- One third of all those who contract a marriage end it in divorce.

- More than 50% of all new weddings end in divorce within 2 years after the wedding.

These statistics are a bit old but the percentages, in any cases, gives us a bleak picture of the state of marriages in today’s world.

Most of us have family members who are divorced. The dreadful plague has hit even our own homes.

So how can it be then that people who are divorced by the state can have a wedding again in the church?

This is because after thorough investigation the church has recognized that the first union was not a valid marriage and so issues a decree of nullity commonly called an annulment.

Is an annulment just a Catholic divorce?

No, an annulment is a decree granted by the church which to state it simply tells us that after thorough investigation a wedding had taken place but for various reasons a marriage did not.

Once this investigation is complete and the decree issued, the person is free to marry – since he or she was never married in the first place, even if many years have passed and even if several children were the result of the first wedding.

They were not married in the eyes of God and His church, and so after the decree of nullity and after a civil divorce is completed - the person is now free to marry.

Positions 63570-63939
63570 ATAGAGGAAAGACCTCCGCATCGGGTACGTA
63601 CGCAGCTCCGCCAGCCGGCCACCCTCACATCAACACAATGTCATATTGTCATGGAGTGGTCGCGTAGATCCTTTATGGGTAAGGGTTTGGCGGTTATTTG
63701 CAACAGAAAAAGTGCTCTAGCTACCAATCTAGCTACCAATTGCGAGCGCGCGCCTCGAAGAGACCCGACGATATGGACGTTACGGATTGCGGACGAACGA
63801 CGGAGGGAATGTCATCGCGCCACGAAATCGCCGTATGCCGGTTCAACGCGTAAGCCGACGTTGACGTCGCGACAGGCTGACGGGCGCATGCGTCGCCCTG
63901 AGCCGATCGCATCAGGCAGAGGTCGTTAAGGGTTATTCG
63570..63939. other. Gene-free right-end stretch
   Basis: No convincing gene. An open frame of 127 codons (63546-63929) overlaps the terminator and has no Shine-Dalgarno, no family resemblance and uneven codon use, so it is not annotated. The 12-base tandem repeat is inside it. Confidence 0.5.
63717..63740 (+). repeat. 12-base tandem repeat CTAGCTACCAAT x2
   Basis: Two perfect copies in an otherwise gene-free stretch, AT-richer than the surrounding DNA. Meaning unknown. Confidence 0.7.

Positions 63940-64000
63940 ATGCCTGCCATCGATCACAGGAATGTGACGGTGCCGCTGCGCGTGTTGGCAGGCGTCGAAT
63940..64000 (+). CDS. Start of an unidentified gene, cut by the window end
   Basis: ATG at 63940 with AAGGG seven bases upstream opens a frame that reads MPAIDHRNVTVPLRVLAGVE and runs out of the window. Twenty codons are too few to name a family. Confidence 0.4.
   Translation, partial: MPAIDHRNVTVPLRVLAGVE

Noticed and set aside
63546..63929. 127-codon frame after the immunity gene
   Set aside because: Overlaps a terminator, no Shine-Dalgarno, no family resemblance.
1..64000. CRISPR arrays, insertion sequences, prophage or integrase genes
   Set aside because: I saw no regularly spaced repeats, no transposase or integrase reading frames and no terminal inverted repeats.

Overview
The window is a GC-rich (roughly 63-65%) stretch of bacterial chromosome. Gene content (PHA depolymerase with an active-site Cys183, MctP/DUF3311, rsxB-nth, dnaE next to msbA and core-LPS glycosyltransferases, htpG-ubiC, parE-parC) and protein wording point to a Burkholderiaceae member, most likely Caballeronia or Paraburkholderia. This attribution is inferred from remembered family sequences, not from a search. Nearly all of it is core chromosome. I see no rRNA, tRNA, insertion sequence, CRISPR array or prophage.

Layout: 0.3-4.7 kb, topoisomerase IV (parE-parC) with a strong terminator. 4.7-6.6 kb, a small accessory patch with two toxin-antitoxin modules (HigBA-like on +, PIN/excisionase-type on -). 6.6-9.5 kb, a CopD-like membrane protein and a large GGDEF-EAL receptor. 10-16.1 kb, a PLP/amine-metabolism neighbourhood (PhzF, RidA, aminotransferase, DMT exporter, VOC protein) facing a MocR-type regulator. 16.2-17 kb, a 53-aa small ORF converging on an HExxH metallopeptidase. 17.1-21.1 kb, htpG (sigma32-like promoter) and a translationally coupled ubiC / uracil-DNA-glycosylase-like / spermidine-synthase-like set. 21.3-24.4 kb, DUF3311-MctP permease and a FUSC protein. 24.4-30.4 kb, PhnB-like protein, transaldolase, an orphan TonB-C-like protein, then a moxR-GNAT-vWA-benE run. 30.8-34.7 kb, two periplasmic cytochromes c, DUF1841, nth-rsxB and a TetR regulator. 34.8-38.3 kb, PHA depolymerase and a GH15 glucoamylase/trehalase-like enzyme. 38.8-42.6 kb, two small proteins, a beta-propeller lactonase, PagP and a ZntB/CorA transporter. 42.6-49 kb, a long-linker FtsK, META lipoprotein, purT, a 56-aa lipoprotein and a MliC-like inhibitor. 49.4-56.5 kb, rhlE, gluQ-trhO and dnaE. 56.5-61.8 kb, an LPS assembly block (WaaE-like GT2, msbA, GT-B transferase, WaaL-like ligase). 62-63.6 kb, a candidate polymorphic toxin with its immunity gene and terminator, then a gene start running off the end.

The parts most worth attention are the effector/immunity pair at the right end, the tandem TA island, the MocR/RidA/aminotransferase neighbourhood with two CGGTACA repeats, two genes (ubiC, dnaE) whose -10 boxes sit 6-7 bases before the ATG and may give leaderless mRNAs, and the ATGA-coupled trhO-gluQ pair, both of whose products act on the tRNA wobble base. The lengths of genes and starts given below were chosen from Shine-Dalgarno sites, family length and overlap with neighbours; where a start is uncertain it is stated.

There are three ways in which church or Canon law recognizes that a true and valid marriage did not exist in a previous union.

1. Where there was a lack or defect of what is called canonical form. As one example, Canonical form means that the parties were married in the presence of a properly delegated priest or deacon and two witnesses, following the rites of the Catholic Church.

2. There were impediments to the marriage. Impediments are circumstances of a person or of the couple that mean that they are not free to enter certain marriages. For example, if either party is below the minimum age. There are many others all of which should be reviewed with a couple planning to marry.

3. Defect of Consent. To put it simply, were the parties willing to consent, able to consent and ready to consent? Is their consent an informed consent? Did both parties freely accept and clearly understand the life-long commitment they were making? And so on.

Are they able to give themselves freely and fully to one another?

You know, the best kinds of gifts in life are the gifts given out of total freedom — no strings attached. The freer persons are from their own selfishness and self-gratifying desires, the more they can give of their true selves.

The Church has always taught that the human person is most fully human when acting from an informed conscience and free choice and not by blind impulse. The human person either "governs his passions and finds peace, or he lets himself be dominated by them and becomes unhappy."

One must be quick to add, however, that to follow one's conscience requires that one has taken the time to properly form one's conscience. One must not follow a conscience that is in error.

Therefore anyone, whether that person be a deacon, priest or bishop or anyone else who gives advice to married couples, merely tells the couple to follow their conscience without giving them the teaching of the church is only copping out of the situation and in doing so commits a gravely sinful error.

Any person who simply follows their conscience without ensuring that it has been properly formed by the church’s teaching is also in danger of grave error.

To follow one’s conscience without knowing the teaching of the church is to do so in way that does not lead to freedom.